Every week five Disc Makers employees talk about an album they’ve been listening to. We’d also love to hear what you’re listening to, so leave a comment with your album pick for the week!
Mayer Hawthorne A Strange Arrangement (2009)
Mayer Hawthorne is the alter ego of DJ turned soul singer, Andrew Cohen. A Detroit native, Cohen draws his inspiration from doo-wop, Motown and ‘60s soul.
A Strange Arrangement will garner a few headlines as it is Hawthorne’s debut LP, the songs are eminently catchy and he is responsible for all of the instrumentation. What sets Mayer apart though, is the quality of his songwriting. Each track plays like an undiscovered Holland-Dozier-Holland gem or long-forgotten golden oldie. It’s hard to believe these songs were written and recorded this year, by a 29-year-old white kid in his bedroom studio.
–Dan J., Art Director
Dan Auerbach Keep It Hid (2009)
You like-a da Black Keys? Their front man, Dan Auerbach, breaks out with his first solo release, Keep It Hid. The album was two years in the making, with Auerbach at the helm in his home studio in Akron, OH. He did most of the playing on the tracks, from drums/percussion, to harmonies, and even the glockenspiel (family and friends also lent a hand with songwriting, singing and playing).
What really hooked me on this album was Auerbach’s versatility. Some of the tracks, like the opening “Trouble Weighs A Ton” and “When The Night Comes” show a softer side of Auerbach, void of the classic delightful distortion you’d hear from the Black Keys. Don’t expect this from the whole album though, “Heartbroken, In Disrepair,” “The Prowl,” and “Mean Monsoon” deliver a heavy hit of blues-rock and psychedelia. Another standout aspect of this album is Auerbach’s voice. It’s beyond soulful, sometimes even haunting, and seems to have developed past the sound I was used to hearing from the Black Keys. Word on the street is that his mighty beard holds the power. All joking aside, Keep It Hid has all the elements of a great album – and the more I listen, the more I like. So I say well done, Mr. Auerbach. Glad you didn’t Keep It Hid.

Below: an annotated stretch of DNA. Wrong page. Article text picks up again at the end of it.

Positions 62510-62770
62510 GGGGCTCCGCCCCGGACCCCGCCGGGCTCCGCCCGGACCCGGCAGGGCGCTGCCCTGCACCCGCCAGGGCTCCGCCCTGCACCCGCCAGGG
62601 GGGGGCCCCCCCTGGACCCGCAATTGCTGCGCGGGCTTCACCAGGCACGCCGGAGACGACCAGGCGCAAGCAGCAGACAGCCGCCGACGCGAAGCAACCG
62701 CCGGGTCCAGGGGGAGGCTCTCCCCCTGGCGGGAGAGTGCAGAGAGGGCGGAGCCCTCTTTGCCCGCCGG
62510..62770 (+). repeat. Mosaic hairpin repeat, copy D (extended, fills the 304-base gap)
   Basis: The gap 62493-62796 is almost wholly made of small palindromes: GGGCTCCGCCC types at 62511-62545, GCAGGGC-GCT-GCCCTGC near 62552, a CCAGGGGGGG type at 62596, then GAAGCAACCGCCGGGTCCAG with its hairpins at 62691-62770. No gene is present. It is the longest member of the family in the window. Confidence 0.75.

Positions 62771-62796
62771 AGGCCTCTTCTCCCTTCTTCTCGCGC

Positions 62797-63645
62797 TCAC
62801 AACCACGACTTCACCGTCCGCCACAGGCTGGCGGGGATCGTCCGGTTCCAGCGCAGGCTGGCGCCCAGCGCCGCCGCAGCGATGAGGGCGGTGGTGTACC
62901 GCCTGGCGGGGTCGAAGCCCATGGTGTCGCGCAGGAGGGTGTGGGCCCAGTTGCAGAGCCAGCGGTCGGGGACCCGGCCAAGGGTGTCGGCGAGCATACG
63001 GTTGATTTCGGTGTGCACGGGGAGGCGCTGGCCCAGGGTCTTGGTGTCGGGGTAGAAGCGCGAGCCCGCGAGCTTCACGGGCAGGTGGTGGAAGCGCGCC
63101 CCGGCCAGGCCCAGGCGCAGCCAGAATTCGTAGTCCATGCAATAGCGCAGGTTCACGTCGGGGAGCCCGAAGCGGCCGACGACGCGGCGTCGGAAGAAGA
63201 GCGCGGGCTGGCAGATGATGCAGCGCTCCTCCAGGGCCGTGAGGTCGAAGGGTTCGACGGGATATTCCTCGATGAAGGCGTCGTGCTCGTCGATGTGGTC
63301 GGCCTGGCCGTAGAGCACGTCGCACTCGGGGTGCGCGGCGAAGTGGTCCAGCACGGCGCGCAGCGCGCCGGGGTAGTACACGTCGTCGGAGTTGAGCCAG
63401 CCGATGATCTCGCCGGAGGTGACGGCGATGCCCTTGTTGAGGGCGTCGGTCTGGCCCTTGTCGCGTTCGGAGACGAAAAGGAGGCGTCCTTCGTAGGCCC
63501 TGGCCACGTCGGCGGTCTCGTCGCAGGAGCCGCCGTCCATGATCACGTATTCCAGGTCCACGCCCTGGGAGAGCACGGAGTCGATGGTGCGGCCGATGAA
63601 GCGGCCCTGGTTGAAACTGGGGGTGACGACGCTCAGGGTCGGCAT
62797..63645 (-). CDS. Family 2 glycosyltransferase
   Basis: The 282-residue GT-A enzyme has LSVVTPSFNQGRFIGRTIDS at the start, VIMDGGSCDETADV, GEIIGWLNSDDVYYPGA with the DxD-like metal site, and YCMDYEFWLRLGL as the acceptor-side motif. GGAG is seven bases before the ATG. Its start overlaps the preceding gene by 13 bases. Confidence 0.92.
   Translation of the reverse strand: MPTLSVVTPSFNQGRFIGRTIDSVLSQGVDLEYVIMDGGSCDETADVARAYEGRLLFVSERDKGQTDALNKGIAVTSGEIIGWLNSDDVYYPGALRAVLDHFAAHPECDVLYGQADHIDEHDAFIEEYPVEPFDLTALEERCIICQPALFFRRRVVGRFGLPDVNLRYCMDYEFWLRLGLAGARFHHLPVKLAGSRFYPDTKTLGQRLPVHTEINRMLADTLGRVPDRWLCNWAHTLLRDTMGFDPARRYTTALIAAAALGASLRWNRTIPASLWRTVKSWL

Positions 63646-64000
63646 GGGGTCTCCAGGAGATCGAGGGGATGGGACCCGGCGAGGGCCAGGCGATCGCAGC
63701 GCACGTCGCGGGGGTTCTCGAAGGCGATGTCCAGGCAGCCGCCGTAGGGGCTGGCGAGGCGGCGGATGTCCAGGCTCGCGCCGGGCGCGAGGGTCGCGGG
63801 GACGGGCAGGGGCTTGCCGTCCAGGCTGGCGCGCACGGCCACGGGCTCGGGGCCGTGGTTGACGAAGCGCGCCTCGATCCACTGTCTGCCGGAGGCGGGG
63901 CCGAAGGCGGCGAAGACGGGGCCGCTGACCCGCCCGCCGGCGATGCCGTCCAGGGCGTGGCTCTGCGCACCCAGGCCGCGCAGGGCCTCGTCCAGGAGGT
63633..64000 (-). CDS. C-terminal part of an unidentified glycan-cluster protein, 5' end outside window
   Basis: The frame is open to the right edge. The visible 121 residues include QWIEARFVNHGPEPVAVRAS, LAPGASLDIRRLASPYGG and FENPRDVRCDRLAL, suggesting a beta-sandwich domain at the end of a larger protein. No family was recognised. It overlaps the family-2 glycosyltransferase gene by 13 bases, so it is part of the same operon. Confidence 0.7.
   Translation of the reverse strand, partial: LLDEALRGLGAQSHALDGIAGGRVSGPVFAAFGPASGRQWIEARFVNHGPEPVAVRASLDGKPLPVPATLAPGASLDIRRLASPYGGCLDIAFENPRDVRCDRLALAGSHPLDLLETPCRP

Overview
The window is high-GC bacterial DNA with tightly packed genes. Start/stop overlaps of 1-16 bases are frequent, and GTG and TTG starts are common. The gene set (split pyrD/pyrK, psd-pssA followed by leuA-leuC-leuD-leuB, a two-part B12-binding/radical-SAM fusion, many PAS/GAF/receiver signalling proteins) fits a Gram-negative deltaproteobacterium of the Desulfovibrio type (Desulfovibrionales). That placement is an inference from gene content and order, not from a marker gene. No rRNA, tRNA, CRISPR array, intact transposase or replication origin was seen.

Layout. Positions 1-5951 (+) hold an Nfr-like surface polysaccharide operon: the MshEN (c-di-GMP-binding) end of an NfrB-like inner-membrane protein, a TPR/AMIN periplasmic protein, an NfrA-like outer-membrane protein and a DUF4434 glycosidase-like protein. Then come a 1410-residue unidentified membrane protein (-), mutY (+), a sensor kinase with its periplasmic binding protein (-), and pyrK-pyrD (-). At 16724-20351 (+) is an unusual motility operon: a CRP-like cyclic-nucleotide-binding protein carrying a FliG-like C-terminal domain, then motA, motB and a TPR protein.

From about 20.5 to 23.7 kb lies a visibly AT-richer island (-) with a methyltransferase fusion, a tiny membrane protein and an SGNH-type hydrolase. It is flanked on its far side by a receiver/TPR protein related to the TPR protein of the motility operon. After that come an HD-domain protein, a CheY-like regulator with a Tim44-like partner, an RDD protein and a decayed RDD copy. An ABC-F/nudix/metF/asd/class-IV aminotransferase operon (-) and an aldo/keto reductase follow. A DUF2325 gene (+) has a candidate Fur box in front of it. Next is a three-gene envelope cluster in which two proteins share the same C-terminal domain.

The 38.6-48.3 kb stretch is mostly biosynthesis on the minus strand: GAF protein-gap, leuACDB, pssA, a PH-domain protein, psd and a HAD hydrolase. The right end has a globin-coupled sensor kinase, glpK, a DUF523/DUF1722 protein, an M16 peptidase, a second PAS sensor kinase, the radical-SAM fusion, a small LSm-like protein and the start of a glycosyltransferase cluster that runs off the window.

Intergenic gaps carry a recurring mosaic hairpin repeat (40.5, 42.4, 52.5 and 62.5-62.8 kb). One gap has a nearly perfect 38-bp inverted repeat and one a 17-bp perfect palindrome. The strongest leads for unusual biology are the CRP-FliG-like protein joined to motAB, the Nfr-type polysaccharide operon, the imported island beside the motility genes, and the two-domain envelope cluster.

–Adriana F., Electronic Prepress Specialist
Phoenix Wolfgang Amadeus Phoenix (2009)
Phoenix is a French pop/rock band that emerged from the same scene as bands like Air and Daft Punk. Wolfgang Amadeus Phoenix is their fourth full-length, and I’ve been listening to it all summer. I first heard Phoenix a few years ago when the single “Everything is Everything” went mainstream, and I’ve liked them ever since. Their music is really catchy and Thomas Mars’ voice has a way of getting stuck in my head (maybe it’s the accent?). The first song on the record, “Lisztomania”, grabs you right away and makes you want to hear more. The only problem with this record is that it’s pretty short (37 minutes), but every minute is worth listening to.
–Holly W., Preflight Operator
Television Marquee Moon (1977)
Marquee Moon is the debut album by one of the founding fathers of the New York punk scene and also happens to be my favorite album ever. 50 years from now this album will still be ahead of the times. It’s hard to describe the abstracts, like how cool the lyrics are or how well the guitars blend together, and it’s best not to over-think it. It’s just one of those rare perfect albums where every note is in the right place, no effort wasted. My favorite tracks are “Venus”, “Marquee Moon”, and “Friction.”
–Kevin P., Preflight Operator
The Ergs Upstairs/Downstairs (2007)
The Upstairs/Downstairs album was released a few years ago by a NJ pop-punk band that broke up well before it probably should have. Although many of the songs on the album still fit the trademark of the genre by being short and fast, on this release the Ergs decided to break away and show how they had grown musically as a group. Their songwriting seems to have matured a bit from their previous full-length and overall the sound is just tighter and more well-rounded than their other releases. The shining moments on this album would definitely be the final two tracks “Books About Miles Davis” and the 18 minute title track “Upstairs/Downstairs”.
–Tim D., Project Manager